Yester California Adventure at Yesterland Dinosaur Jack’s
Sunglass Shack
Photo of Sunglass Shack exterior, pink: 2002 by Allen Huffman.
This dinosaur is a store.

Who says that California Adventure only has imitations of things that California is known for?

There’s something at California Adventure that’s the “real deal.” It’s 100% genuine, and it’s up in the sky, shining brightly onto the park—the California sun.

Photo of Sunglass Shack interior: 2007 by Werner Weiss.
The interior decor is hip and edgy—or something like that.

It’s a good idea to protect your eyes from the intense sunshine. So head over to Dinosaur Jack’s Sunglass Shack. Look for the smiling, 33-foot-tall, pink Apatosaurus with the yellow spots. (If you’re a baby boomer, you probably know this type of dinosaur as a Brontosaurus.)

Photo of Sunglass Shack art: 2007 by Werner Weiss.
It’s art.

Although the exterior harkens back to the 1930s or 1940s, the interior is harder to classify. It combines old-fashioned wood paneling with a 21st century approach to the ceiling, lighting, and artwork.

Photo of Sunglass Shack ceiling: 2007 by Werner Weiss.
Look up at the ceiling.
 
Photo of Sunglass Shack fascia with vintage-look signs: 2007 by Werner Weiss.
The fascia has vintage-look signs advertising other California attractions.

Okay, maybe the interior doesn’t make you feel as if you’ve gone back to Route 66 in the era before Interstate highways. But consider buying some sunglasses anyway.

Your eyes will thank you.

Photo of Sunglass Shack sunglasses display: 2007 by Werner Weiss.
Sunglasses by Elizabeth Rose, with generic Land+World branding.
 
Photo of Sunglass Shack mirrors: 2007 by Werner Weiss.
Try on cool shades and see how cool you look in the collection of mirrors.

Dinosaur Jack’s Sunglass Shack was one of the original shops at Disney’s California Adventure when the park opened in February 2001. The Sunglass Shack, Souvenir 66, Corn Dog Castle, and Mulholland Madness were the main features of the Route 66 section of Paradise Pier.

Photo of Sunglass Shack face, green: 2007 by Werner Weiss.
After green paint, our friend with the shades no longer had yellow spots on his face.

The Sunglass Shack didn’t look like a real Apatosaurus. That was on purpose. Unlike the dinosaur structures that sculptor Claude Bell created along Interstate-10 in Cabazon after retiring from Knott’s Berry Farm, the Sunglass Shack was not supposed to be proportioned and shaped like a real dinosaur. It was meant to evoke California’s “programmatic roadside vernacular architecture,” which gave California buildings shaped like a giant dog, frog, owl, doughnut, or other non-traditional building shapes, designed by people who weren’t trained architects.

Unfortunately, the Sunglass Shack didn’t come across as a nostalgic nod to the past. For that matter, the Route 66 corner of Paradise Pier didn’t look like a highway either.

Photo of Sunglass Shack sign: 2007 by Werner Weiss.
The side of Sunglass Shack facing Corn Dog Castle had an illuminated sign.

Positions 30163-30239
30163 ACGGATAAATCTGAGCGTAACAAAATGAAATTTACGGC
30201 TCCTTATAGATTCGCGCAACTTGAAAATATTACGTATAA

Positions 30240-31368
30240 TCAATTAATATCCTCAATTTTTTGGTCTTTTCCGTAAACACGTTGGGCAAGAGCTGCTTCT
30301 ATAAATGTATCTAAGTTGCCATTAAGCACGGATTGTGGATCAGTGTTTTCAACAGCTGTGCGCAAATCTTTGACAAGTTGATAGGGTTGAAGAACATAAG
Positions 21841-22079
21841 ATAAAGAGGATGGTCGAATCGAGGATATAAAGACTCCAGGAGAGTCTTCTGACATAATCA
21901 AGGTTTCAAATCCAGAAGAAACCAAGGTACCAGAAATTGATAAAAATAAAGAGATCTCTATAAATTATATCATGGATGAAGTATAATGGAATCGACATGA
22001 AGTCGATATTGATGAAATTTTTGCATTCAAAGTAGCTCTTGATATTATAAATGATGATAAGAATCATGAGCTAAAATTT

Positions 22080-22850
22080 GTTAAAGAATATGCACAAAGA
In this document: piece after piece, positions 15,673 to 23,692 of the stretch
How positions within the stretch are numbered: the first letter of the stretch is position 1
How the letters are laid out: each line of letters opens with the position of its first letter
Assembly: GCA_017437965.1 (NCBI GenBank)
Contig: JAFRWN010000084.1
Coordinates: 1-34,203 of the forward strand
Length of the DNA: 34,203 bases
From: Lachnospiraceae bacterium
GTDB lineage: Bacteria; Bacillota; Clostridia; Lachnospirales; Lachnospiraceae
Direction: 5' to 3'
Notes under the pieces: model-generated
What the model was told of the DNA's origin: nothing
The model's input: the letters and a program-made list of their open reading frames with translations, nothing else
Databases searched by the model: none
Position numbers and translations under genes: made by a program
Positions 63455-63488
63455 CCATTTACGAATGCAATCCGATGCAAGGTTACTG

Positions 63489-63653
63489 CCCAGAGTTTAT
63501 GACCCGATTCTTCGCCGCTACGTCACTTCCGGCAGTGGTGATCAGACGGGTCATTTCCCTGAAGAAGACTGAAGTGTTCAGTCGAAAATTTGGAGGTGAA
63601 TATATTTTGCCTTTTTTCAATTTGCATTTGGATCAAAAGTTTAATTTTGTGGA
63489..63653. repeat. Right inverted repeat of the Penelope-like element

In October 2006, the pink dinosaur became a green dinosaur, thanks to a fresh coat of paint. Along with the new color, the dinosaur’s spots changed from something that looked like a skin condition to something that looked like large freckles on his back.

Photo of Sunglass Shack facing Mulholland Madness: 2009 by Allen Huffman.
The side of Sunglass Shack facing Mulholland Madness had a painted sign.

In late May 2009, the bright green dinosaur was penned in behind a construction wall. Dinosaur Jack’s Sunglass Shack closed permanently. The shores of Paradise Bay were on their way to becoming a charming, Victorian style seaside amusement resort, and a garish roadside dinosaur didn’t belong there.

Photo of Dinosaur Gertie’s Ice Cream of Extinction at Disney’s Hollywood Studios: 2007 by Werner Weiss.
Dinosaur Gertie serves ice cream cones, ice cream bars, and ice cream sandwiches.

At another Disney theme park, another dinosaur-shaped building has been around since 1989. It’s the much more agreeable Dinosaur Gertie’s Ice Cream of Extinction at Disney’s Hollywood Studios. Gertie is not only a tribute to California’s “programmatic roadside vernacular architecture,” but also to Winsor McCay’s 1914 animated Gertie the Dinosaur, a short subject that inspired Walt Disney and other artists of his generation to pursue film animation.


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Updated July 10, 2012.

Photo of Sunglass Shack exterior, pink: 2002 by Allen Huffman.
Photo of Sunglass Shack interior: 2007 by Werner Weiss.
Photo of Sunglass Shack art: 2007 by Werner Weiss.
Photo of Sunglass Shack ceiling: 2007 by Werner Weiss.
Photo of Sunglass Shack fascia with vintage-look signs: 2007 by Werner Weiss.
Photo of Sunglass Shack sunglasses display: 2007 by Werner Weiss.
Photo of Sunglass Shack mirrors: 2007 by Werner Weiss.
Photo of Sunglass Shack face, green: 2007 by Werner Weiss.
Photo of Sunglass Shack sign: 2007 by Werner Weiss.
Photo of Sunglass Shack facing Mulholland Madness: 2009 by Allen Huffman.
Photo of Dinosaur Gertie’s Ice Cream of Extinction at Disney’s Hollywood Studios: 2007 by Werner Weiss.